What is Chloasma?

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  • Written By: Allison Boelcke
  • Edited By: Bronwyn Harris
  • Images By: n/a, Logos2012, Radek Sturgolewski, Belahoche, Blueorange Studio, Kimberly Reinick
  • Last Modified Date: 19 September 2016
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Chloasma, also commonly referred to as melasma, is a skin condition that occurs primarily on the face. It causes dark brown discoloration, mostly in small patches across the face. The condition is not necessarily dangerous, but it can be treated for cosmetic purposes.

Estrogen and progesterone, two female sex hormones, are thought to be one of the main causes of chloasma. Changes in estrogen and progesterone hormones make a woman more likely to develop the skin condition. These hormone level changes can be a result of pregnancy, oral contraceptives, or hormone replacement therapy for women after menopause. The condition does not occur solely in women, it can affect men as well. When female hormone levels aren’t the culprit of the skin condition, it is thought that excessive sun exposure is the cause.

The main symptom of chloasma is dark brown speckles or patches across the facial skin. It tends to develop most often on the forehead, nose, cheeks, or above the upper lip. When the dark brown areas occur on the face, it is usually symmetrical and appears nearly identical on both sides of the face. The discoloration is not a health concern, but can make a person feel self-conscious about his or her appearance.


There are a variety of chloasma treatment options to reduce or eliminate the dark brown pigmentation on the facial skin. If the condition is the result of pregnancy, it will usually subside without treatment after the woman gives birth. For other mild cases of the skin condition, prescription topical creams that contain kojic acid, azelaic acid, tretinoin, or certain steroids, which may be able to lighten parts of the skin. Chemical peels, a skincare treatment performed in spas or salons that uses the application of chemicals to remove the outer skin cells, may also be used to help reduce the darkened skin patches. Lasers can also be implemented to remove dark skin pigment, but it is a serious and expensive procedure that is typically only recommended if other treatment options have not worked.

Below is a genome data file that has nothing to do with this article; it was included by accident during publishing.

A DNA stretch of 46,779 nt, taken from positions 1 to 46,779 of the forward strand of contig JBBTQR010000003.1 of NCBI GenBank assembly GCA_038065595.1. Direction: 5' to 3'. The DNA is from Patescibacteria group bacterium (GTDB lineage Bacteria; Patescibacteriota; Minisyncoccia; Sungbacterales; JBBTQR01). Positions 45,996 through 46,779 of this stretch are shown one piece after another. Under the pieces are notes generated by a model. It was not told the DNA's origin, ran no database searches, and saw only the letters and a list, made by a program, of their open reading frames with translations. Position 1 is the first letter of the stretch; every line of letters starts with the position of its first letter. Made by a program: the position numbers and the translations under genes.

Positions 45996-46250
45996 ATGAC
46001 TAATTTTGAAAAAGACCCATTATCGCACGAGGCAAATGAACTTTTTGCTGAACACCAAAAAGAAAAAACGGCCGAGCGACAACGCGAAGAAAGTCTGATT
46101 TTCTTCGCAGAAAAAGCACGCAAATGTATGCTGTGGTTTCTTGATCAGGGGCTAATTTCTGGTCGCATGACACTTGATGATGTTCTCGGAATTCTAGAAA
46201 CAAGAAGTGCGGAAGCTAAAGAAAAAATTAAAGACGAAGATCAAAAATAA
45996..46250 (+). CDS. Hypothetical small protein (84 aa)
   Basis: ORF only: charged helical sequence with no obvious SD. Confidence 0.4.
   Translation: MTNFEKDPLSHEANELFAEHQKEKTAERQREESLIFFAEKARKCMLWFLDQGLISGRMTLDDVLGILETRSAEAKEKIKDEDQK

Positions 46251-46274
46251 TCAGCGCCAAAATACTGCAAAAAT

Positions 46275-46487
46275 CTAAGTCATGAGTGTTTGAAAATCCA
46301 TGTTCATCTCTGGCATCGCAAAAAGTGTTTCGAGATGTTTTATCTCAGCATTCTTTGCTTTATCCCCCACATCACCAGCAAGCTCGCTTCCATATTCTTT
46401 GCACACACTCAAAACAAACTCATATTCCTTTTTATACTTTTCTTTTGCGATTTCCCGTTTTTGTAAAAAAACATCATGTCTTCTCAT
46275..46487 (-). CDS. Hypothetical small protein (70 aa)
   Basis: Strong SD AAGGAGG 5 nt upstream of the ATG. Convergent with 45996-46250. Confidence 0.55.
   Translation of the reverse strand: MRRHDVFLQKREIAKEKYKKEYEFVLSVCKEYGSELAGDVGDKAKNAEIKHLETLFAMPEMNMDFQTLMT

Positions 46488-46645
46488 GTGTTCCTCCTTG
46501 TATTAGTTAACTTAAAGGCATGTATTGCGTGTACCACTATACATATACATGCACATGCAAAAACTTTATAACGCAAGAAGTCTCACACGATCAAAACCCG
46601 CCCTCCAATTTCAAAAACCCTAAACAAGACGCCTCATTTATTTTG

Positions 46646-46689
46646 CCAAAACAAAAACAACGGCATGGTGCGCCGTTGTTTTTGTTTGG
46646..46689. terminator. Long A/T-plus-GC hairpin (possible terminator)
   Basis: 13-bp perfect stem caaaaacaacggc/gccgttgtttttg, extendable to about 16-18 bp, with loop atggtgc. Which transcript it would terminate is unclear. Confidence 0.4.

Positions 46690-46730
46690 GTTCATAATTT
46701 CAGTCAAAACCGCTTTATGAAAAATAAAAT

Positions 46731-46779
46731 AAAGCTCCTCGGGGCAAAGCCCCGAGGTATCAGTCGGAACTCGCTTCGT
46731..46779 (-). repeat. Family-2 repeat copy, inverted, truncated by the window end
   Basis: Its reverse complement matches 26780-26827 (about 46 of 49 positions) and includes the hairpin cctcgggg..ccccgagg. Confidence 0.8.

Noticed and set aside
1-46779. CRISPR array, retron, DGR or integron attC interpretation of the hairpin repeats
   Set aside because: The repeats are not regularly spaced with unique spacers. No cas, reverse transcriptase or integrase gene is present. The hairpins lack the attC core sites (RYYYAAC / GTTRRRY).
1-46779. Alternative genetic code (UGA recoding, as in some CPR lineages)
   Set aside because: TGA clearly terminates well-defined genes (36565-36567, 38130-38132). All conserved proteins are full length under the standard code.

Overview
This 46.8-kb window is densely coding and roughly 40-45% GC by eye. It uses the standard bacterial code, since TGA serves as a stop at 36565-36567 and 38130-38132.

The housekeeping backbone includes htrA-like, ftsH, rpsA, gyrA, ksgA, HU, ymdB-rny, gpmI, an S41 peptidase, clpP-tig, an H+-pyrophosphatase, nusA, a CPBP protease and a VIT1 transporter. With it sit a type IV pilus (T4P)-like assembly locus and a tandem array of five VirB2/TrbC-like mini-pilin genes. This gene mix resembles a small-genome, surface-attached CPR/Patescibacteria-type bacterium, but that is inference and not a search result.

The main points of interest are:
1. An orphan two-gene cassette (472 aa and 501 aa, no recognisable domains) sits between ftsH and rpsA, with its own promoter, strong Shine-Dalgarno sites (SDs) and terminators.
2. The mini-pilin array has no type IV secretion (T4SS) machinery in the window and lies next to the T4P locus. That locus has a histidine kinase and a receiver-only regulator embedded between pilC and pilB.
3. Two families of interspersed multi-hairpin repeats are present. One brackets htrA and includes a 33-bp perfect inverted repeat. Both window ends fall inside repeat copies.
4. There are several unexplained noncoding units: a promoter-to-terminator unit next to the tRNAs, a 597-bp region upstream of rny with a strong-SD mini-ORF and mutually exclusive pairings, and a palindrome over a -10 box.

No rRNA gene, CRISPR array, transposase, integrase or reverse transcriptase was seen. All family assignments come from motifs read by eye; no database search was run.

Certain measures can be taken to help prevent chloasma or keep it from worsening or reoccurring. People who know they are at risk for the condition, such as pregnant or menopausal women, women taking birth control pills, or people who live in tropical climates, can attempt to limit their sun exposure. When out in the sun, they can wear lightweight clothing, hats, and use sunscreen with a high sun protection factor (SPF).


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Post 2

@Icecream17 - I think if you use a good concealer that offers maximum coverage you should be able to cover up these areas. I sometimes have skin discoloration and when I am going to a function or will be taking pictures I usually use continuous coverage by Clinique. It is really thick, so a little goes a long way and it comes on opaque and will cover up any spots or sections of your skin that you want to cover up.

As long as the concealer offers opaque coverage any concealer will work. This is just the one that I happen to use. It is best to sample several concealers on your skin to see which one works best. Most cosmetic counters will allow you to do this.

Post 1

I had a friend that developed cholasma when she was pregnant. The pregnancy mask as it is also called went away a few months after she had her baby.

They say that the melanin in the skin that causes this mask in the face also causes the line down the stomach that most women get during pregnancy. I also read that chloasma tends to occur more often in women with darker skin.

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